Re: KDE gets blocked dead

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Martín Marqués posted on Fri, 18 Nov 2011 16:32:44 -0300 as excerpted:

> I have a dell Inspiron Notebook with Linux (Fedora 15 with all the
> updates), and since I installed it I have this problem:

Keep in mind when posting that this isn't a fedora list, but rather, a kde 
list.  Many/most readers will have little clue what kde fedora 15 shipped 
with or whether it updates kde versions with its updates and how close to 
upstream kde they are, so won't have any idea what version of kde you're 
referencing unless you mention it.  Without that, it's often hard to 
help...  Not that I can probably help much anyway in this case (tho I 
try, see below), but somebody might be able to, and having a better idea 
what you're running would likely help.

> When I close the top, and the power cord is not plugged, system gets
> totally locked. Nothing works and I can't get it to start again. Only
> thing I can do is restart it, or wait some minutes until it goes into
> hibernation, and then I can open the top and the notebook comes back to
> life, asking for the user password.
> 
> I tried changing powerdevil parameters, but nothing made this behaviour
> go away.
> 
> Any ideas on how to solve this?

Not really.  FWIW I'm running gentoo, and stay away from kde's powerdevil 
entirely, using a customized laptop-mode-tools configuration for most of 
the power management on my netbook.   The lid-close action, however, is 
controlled by the acpid scripts and its config.  I have it set to shutoff 
the display power only, not suspend or anything, tho the default these 
days seems to be suspend to RAM.  (I have a hotkey I can use to trigger 
suspend or hibernate, but use the netbook as an mp3 player, often with 
the lid closed, and having it suspend on lid close would rather defeat 
the purpose.)

Based on the evidence you reported, tho, you're likely seeing it shut the 
display off, but then failing to turn it back on when you reopen the 
lid.  It's not suspending to RAM as that would normally kill the 
hibernate as well, but without a display, it's kind of useless for 
ordinary use.  Eventually, due to lack of activity, it hibernates, and 
you can restart it from there, but for whatever reason, the normal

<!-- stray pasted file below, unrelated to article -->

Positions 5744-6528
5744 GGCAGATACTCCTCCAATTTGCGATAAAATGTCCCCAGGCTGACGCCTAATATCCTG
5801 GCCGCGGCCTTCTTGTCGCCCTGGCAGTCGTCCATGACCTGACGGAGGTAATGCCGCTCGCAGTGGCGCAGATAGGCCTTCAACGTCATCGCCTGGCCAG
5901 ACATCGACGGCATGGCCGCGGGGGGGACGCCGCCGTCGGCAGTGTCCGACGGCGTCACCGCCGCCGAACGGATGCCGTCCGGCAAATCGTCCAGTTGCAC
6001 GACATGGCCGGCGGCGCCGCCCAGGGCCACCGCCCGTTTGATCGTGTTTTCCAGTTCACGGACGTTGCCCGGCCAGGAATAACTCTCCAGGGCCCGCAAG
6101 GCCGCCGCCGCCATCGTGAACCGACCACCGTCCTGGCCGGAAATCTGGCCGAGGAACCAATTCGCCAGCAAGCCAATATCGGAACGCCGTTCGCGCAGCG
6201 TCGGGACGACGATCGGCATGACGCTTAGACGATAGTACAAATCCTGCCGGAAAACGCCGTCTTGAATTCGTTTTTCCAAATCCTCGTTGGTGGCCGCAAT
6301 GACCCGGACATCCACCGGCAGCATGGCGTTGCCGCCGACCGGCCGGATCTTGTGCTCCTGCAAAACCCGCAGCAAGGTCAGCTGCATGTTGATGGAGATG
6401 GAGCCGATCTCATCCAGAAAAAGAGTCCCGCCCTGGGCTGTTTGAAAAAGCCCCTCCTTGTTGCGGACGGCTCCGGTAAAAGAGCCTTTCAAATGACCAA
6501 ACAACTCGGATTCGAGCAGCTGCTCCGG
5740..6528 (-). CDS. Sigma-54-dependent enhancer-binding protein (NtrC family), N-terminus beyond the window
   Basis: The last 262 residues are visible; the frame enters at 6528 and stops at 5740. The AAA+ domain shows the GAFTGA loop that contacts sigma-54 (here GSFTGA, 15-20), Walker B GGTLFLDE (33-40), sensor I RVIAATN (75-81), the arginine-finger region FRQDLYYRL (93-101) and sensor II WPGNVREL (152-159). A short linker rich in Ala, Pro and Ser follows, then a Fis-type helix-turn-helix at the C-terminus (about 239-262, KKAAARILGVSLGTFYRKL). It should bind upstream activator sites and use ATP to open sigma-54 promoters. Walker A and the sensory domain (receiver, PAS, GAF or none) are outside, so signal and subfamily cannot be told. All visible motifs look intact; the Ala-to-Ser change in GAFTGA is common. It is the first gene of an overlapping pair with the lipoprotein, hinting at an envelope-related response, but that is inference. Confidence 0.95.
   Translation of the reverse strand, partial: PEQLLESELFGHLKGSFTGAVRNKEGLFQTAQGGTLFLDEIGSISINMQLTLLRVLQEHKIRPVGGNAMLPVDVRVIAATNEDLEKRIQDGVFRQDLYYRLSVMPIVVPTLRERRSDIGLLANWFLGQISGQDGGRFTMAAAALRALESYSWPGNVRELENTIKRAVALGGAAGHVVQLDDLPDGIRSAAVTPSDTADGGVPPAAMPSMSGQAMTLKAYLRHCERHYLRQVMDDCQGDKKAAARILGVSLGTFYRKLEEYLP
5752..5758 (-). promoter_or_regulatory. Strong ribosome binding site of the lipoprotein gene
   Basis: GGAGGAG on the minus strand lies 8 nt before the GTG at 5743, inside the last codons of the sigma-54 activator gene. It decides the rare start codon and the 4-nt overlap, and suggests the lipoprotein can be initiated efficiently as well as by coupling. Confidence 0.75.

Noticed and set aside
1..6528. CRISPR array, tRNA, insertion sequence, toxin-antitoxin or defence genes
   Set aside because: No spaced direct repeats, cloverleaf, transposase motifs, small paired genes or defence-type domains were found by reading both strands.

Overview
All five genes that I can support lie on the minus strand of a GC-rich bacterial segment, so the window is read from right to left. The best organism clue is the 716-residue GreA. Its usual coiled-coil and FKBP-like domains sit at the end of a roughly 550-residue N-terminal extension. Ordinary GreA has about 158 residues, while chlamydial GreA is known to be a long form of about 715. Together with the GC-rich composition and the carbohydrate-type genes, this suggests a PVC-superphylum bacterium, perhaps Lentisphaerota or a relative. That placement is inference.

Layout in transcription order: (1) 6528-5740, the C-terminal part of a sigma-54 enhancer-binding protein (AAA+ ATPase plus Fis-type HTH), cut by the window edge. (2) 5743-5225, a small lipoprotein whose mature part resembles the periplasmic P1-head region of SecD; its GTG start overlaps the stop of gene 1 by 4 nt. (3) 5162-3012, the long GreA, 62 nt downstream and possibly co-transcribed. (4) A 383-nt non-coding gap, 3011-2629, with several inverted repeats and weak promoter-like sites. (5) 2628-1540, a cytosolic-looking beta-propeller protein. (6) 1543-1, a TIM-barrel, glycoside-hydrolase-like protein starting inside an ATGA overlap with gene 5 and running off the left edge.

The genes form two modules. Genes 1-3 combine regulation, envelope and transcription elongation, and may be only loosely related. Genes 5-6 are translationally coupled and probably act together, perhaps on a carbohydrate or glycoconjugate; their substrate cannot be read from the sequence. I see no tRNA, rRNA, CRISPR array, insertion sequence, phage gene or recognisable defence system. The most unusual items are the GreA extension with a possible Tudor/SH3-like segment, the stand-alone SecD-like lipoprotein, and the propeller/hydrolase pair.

reactivation that would occur if you started typing or moving the mouse, 
even if it didn't occur when you simply reopened the lid, isn't occurring.

You might try setting up an xset command to force the display on:

xset -dpms force on

Assign that to a hotkey (kde settings, common appearance and behavior, 
shortcuts and gestures, custom shortcuts). and see if the triggering the 
hotkey then turns the display back on.

Meanwhile, you say the system goes locked and won't respond, but don't 
mention what you tried, and as I have no idea how well you know Linux and 
whether you use the command line much or not, I don't know if you've 
tried this or not:

Try switching to a different VT (virtual terminal) using the normal ctrl-
alt-Fn shortcuts, say ctrl-alt-F1, to switch to the first VT, or ctrl-alt-
F12, to switch to the 12th (often used to display the system event log).  
KDE and X will normally be on VT7, ctrl-alt-F7, and switching to a 
different one then back to it may be a workaround, assuming you've not 
already tried it, of course.

There's also the magic-sysrequest keys, if they're enabled in your/
fedora's kernel.  I have them enabled here, and use them as a gauge of 
how badly the system's locked up -- but it can't be too badly locked up 
if the system goes into hibernation if left alone, and you can recover 
from there.  Again, it reads as if the only problem is that the display 
get turned off by the lid action, and for whatever reason, doesn't turn 
back on.

But at this point, we're well out of kde territory and into territory 
where your best bet is likely to be a post to the fedora lists/forums/
whatever, unless someone else here happens to be able to help you more 
than I could.

-- 
Duncan - List replies preferred.   No HTML msgs.
"Every nonfree program has a lord, a master --
and if you use the program, he is your master."  Richard Stallman

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